I had come for the altarpiece the Asam brothers had made in the 1720's: a dozen bigger-than-life-sized statues standing in immobile astonishment around an empty tomb, the apostles watching Mary fly up to heaven, her body seeming to float through the air. The rain stopped while I waited, and a late afternoon sun washed the sky clean. At five the church reopened and I went in, past a dozen children rushing out to their parents' Opels. An elderly couple followed me, but they stopped at a side chapel, and so I had the spectacle to myself—the angels with their beating wings, the soft folds of plaster clouds, the narrow-waisted Madonna in ecstasy. In his book Bavarian Rococo Church, Karsten Harries draws a comparison between the Rococo altar and the stage, and as I looked at the upflung arms and sublime confusion of those saints it was easy to see why. The Asams had created as powerful a moment of sacred drama as anything in Titian or Tintoretto, and yet Rohr is such an out-of-the-way place that my Blue Guide didn't even list it.
True pilgrims travel toward a devotional end, and in the Middle Ages were often warned against the distractions of the road. So I won't linger over the fact that Landshut, the city of 60,000 where I spent the night, struck me as one of the prettiest towns I have ever seen, or that my hotel there served me the only convincing German red I've ever had, a Pinot Noir—Blauburgunder from Baden. The next day's road lay due south at first; after an hour, when I raised my eyes from the road I could see the snowcaps of the Alps in the distance. Once past the tangle of roads around Munich, I headed west on 472, a roller coaster of sharp drops and long rising curves, and one that turned the next few hours into a parade of famous names. Though I did slow for a moment, my foot off the gas, I didn't let myself turn at the signs pointing the way to Oberammergau and Garmisch-Partenkirchen. Instead, I drove on through the open hills of the Allgäu, a landscape of icy lakes and slate-blue rivers and clearly a rural playground: on this June Saturday every other car seemed to be carrying a kayak or a bicycle. Then there was the road to mad King Ludwig's castle of Neuschwanstein, again not taken, as I sped north toward the Benedictine abbey of Ottobeuren.
If Kloster Rohr was a theater, then Ottobeuren was an opera house, its green towers presiding over a monastery that looked very nearly as large as Lincoln Center. Inside, an orchestra was setting up for a broadcast, and the cables of a temporary soundstage snaked across the floor. But what most sticks in my mind is a detail, probably invisible to anyone's naked eye and certainly to mine, that I saw through my binoculars high up in the crossing. Stucco had been worked into a frame that suggested a much flattened box at the theater, and painted on the wall within was a book, foreshortened to look as though it were balanced on the edge of the box itself. Next to it the artist had put a candlestick, and when I trained the binoculars on it I could see that its inch of wick was painted black, as though the spectator of this sacred show had just blown it out, and left.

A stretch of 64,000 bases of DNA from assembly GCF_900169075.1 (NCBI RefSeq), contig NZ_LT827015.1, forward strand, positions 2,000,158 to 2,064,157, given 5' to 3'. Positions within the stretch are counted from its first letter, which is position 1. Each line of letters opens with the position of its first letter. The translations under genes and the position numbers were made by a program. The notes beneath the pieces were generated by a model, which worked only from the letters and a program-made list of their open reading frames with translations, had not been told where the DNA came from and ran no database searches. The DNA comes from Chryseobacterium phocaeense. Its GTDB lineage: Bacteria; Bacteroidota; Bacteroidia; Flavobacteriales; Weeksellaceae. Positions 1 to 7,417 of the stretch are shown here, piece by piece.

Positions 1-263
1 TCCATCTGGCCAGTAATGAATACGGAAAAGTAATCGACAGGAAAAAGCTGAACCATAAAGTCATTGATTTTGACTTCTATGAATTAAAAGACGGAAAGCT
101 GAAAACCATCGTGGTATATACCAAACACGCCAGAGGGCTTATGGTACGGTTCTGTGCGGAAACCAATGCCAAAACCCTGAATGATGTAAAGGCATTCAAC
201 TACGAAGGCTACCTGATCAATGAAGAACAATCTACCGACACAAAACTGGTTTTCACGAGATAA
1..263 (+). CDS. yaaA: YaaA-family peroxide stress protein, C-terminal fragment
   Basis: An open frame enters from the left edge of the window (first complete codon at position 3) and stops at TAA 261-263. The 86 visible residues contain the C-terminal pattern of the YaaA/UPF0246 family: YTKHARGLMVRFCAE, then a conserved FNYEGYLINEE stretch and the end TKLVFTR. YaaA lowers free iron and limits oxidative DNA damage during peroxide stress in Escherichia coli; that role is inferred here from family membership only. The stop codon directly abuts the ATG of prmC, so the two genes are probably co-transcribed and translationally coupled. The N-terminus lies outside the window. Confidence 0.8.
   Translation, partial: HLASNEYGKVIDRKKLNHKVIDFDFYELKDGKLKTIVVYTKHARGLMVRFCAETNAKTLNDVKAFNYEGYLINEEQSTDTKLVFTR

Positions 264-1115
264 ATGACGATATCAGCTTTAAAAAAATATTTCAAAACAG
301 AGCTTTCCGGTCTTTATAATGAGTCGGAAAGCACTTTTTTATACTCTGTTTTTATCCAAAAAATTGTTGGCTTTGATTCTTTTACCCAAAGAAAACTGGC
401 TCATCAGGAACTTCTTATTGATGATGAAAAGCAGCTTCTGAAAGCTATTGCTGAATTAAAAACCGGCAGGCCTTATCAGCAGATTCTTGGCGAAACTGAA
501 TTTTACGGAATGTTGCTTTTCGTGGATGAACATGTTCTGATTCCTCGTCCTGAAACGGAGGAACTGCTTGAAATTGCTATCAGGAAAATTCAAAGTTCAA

The next day was Sunday, a morning of endless sky and more hills, and a fast road that brought me to the parking lot at Die Wies. Another pilgrimage church, another miracle. In 1738 a statue that stood here, The Scourged Savior, had been seen to weep, and by 1754 the church had been built, the work of the brothers Dominikus and Johann Baptist Zimmermann. It sits in a meadow—a Wies—paved with wildflowers, and walking toward it I thought of Pride and Prejudice and Jane Austen's description of Pemberley, "standing well on rising ground." They were of a date—the real church and the imagined house—a time when nature and architecture had fused into scenery. Inside Die Wies there's a frescoed vault made not of stone but of "timber, lath, and plaster," so that it seems, as Harries writes, to have a "tentlike lightness." The church's columns and piers look weightless, too—so pierced and carved and perforated that they seem incapable of bearing a load. There are filigree crowns and gilt plaster tassels, and borders done in a color chart of friendly pastels, reds and pinks and blues, a bit of lilac, and a kind of sea-swirl green. I felt as if I were standing inside a teacup.
Even more than Neumann's building, this place seemed at first to lack seriousness. Then the mass began. It was 11 o'clock and the pews were full, full not of tourists, nor even of Germans, but of Bavarians. I could hear their accent, the German equivalent of a Southern drawl—and of course there were the clothes. Many of the congregants were wearing the traditional regional clothing called Trachten: the women with dirndls rucked up on one side to expose the white lace of an underskirt, the men in gartered kneesocks and dark green lederhosen. Some of the kids had on the full rig, too, a Sunday best indistinguishable from that of their parents. Looking at them I remembered the children at Vierzehnheiligen, and as I stood in the back of the church I recognized the continued truth of what Professor Harries had said about the Bavarian Rococo. Its churches are the product of popular piety in every sense of the word.
For in this place—and wearing those clothes— the weekly mass could provide something like a family holiday, an excursion into a landscape in which there seemed no division between the beauty of the meadows and that of the building itself, both of them made by a single hand. Voices soared, and the altar boy swung his ball of incense and the smoke puffed out, filling the church with a haze that made its prettiness shimmer into an otherworldly life. Any theater looks best with a show on before a full house, and at that moment Die Wies was as churchy as churchy could be.